tourism, Travel

The Six Most Visited Spots in Cusco Invite You

The Twelve-Cornered Stone is woven into a great Inca wall on the Hatun Rumiyoc Street, four minutes from the Plaza de Armas, the Main Square.  Every day national and foreign tourists come here since it is a great example of Inca architecture and construction.

It is known as Cultural Heritage of the Nation.

It forms part of a set of walls that many say formed the Palace of Inca Roca, while other, more recent scholars question that idea.  They hold it rather enclosed the base of an enormous platform temple on which offerings were made to Ausangate. Whatever the truth, it was the beginning of a ritual complex of temples and terraces from here to the hill’s top.

The Famous Twelve-Angled Stone
The Famous Twelve-Angled Stone

Eight minutes by foot from Cusco´s Plaza de Armas you find the typical neighborhood of San Blas. Its narrow streets, calm and lost in time make you feel the energy that this traditional neighborhood still retains.

Its charming central plaza, in the form of a chacana, the Andean Cross, is colorful and filled with trees next to a church on Inca foundations.  It is a strategic point of encounter for many people who visit or live here.

San Blas is known for its colonial beauty and for being the neighborhood of artisans. Still today important craftsmen and artists live here and San Blas’ artisanal market on weekends is attractive and not to be missed.

Barrio del San Blas (Walter Coraza Morveli)
Barrio del San Blas (Walter Coraza Morveli)

The Temple of the Moon is found is that north eastern zone of the city of Cusco, some twenty minutes  from the Main Square.  Every day visitors come here and are impressed by the walls and huacas, Inca temples, that surround this fascinating temple. This place is an energetic site and has figures carved into stone of the Andean trilogy.  It is a perfect place to walk, breathe fresh air, and get to know Inca culture.

By the Temple of the Moon you find numerous other huacas.  This entire sector was part of the ritual circuit of the Incas and some specialists insist that what we today call the Temple of the Moonw as indeed dedicated to the inca Nobility as a private temple.  They claim, following colonial documents, that here was celebrated the inicial ceremonies for Inti Raymi, the Feast of the Sun.

The Temple of the Moon Huaca (Walter Coraza Morveli)
The Temple of the Moon Huaca (Walter Coraza Morveli)

Saqsayhuaman is  the great temple of the god Illapa or lightning bolt.  It continues to be considered a deity, Apu, by many people in Cusco, especially those from nearby rural communities.  It is still mentioned in ritual offerings where people ask for its intercession.  It is a holy place.

It shows us the perfect forms of this architecture that reveal is zigzagging form from a distance.  It is far and away the most important temple of Upper Cusco, called Hanan Qosqo, in Inca times.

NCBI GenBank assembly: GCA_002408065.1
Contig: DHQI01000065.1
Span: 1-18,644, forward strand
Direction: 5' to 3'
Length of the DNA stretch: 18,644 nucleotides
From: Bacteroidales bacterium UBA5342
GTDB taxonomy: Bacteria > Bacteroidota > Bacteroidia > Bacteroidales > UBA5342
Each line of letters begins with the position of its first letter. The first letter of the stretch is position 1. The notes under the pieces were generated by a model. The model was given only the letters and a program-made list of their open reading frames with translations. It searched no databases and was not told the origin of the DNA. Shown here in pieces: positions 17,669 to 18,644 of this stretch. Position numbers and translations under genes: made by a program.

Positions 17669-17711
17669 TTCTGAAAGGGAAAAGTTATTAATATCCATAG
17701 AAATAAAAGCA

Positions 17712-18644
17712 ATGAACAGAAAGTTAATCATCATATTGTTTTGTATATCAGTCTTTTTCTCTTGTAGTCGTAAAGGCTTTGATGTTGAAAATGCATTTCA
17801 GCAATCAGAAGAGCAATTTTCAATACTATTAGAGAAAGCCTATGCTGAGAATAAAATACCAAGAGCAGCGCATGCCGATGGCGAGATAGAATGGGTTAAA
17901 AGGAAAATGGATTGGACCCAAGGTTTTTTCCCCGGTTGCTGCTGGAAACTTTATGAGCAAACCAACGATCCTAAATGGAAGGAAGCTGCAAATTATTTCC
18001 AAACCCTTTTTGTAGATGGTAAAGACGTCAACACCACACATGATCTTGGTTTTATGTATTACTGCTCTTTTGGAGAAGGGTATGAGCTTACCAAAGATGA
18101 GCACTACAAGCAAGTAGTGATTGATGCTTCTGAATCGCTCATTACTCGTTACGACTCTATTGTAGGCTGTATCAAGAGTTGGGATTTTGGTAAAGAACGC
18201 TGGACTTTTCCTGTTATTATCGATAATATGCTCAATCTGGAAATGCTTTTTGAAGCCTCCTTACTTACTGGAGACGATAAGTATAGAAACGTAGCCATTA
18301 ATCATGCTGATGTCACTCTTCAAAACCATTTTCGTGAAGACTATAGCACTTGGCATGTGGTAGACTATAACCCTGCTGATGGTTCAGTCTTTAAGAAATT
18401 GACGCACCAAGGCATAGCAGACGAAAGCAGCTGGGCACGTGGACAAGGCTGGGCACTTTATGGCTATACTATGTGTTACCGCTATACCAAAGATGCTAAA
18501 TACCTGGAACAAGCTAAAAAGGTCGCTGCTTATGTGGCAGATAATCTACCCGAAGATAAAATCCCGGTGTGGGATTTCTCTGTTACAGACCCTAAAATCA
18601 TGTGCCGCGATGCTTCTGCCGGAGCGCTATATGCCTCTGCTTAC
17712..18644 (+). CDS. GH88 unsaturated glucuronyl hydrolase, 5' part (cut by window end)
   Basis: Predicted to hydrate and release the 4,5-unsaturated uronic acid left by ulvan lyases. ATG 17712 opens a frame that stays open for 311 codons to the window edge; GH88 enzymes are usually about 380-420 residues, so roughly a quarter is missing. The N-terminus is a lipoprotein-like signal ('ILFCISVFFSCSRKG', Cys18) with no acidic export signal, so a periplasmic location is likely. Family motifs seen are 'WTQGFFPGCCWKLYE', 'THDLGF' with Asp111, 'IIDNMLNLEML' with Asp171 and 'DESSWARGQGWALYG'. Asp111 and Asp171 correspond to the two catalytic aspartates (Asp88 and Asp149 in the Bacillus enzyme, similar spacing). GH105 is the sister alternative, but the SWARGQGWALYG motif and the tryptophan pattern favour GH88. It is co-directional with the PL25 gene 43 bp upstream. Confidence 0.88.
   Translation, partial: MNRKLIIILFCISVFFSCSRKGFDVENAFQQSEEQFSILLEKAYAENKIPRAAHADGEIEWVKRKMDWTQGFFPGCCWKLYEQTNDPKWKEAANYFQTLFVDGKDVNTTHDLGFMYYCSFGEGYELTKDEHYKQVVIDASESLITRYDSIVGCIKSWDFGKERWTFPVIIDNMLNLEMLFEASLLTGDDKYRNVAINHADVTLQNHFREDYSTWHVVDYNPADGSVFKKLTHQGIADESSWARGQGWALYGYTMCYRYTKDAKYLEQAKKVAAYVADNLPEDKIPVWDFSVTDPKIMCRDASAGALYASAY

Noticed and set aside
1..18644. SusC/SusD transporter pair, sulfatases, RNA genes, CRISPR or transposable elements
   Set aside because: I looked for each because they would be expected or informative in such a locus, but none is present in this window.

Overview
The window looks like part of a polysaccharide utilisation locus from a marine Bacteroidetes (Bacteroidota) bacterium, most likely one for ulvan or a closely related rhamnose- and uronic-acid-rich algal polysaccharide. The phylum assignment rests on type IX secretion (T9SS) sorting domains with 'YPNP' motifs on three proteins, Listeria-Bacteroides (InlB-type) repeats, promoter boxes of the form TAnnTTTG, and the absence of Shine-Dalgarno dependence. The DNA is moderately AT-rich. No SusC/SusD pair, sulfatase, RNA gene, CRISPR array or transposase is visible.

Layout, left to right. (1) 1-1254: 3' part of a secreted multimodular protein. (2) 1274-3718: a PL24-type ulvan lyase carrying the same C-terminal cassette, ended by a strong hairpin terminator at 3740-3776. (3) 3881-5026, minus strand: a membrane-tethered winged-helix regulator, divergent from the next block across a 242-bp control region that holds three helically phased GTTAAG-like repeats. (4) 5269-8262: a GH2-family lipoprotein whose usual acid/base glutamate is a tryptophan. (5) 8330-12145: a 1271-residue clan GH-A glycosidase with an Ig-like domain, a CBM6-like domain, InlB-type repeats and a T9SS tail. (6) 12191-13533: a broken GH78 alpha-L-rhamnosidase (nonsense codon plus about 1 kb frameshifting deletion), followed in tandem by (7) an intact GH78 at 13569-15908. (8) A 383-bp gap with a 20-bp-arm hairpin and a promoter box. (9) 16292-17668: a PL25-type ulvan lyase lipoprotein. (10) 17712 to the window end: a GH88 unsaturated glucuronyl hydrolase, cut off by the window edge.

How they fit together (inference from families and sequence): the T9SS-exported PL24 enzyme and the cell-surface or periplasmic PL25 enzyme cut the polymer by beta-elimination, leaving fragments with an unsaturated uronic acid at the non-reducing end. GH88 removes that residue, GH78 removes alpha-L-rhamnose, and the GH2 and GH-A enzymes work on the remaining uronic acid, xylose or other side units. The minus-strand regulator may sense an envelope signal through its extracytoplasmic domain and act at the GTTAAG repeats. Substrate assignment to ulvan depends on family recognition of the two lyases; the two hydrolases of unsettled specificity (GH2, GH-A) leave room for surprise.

Sacsayhuaman (Walter Coraza Morveli)
Sacsayhuaman (Walter Coraza Morveli)

The Qoricancha is the famous Temple of the Sun described by Pedro Cieza de Leon as the most elegant temple, decorated in gold.  The Spanish tore down the gold covering and took it away as part of the ransom demanded by Pizarro, the invader, in order to ransom the Emperor Atahualpa.

It was an administrative center that concentrated religious, mystic, and intellectual power for the Inca State called Tawantinsuyo.  All the Spaniards who saw it for the first time remained in a state of admiration.  Even today it surprises with the magnificence of tis architectural complex. It was used by the Spanish to construct what became the monastery of Santo Domingo.

Qoricancha, Templo del Sol (Walter Coraza Morveli)
Qoricancha, Templo del Sol (Walter Coraza Morveli)

The Plaza de Armas: the Main Square.  It was covered by sand brought in from the ocean.  Illas, charms, of gold decorated its grounds as well as beautiful red kantu flowers.  That is how the Haucaypata Square must have been in Inca days.  In its middle there was an usnu, an altar to make offerings to the Sun and the mountain Gods. It was a ceremonial and ideological center of great importance for the Inca Empire.

The current plaza included only a portion of what was the great Haucaypata. When Cuzco’s Cathedral was built, its platform was extended into the plaza, making the remaining square much smaller.

Even though we can only imagine the ancient glory of Cusco’s Plaza de Armas, it continues as the ritual lungs of the city and region.  Few days and even fewer weeks go by in which there is not some ritual activity, whether civi, political, or religious. It is a center of life for Cusco and is one of the most elegant and interesting plazas in the world.

Plaza de Armas Cusco (Walter Coraza Morveli)
Plaza de Armas Cusco (Walter Coraza Morveli)
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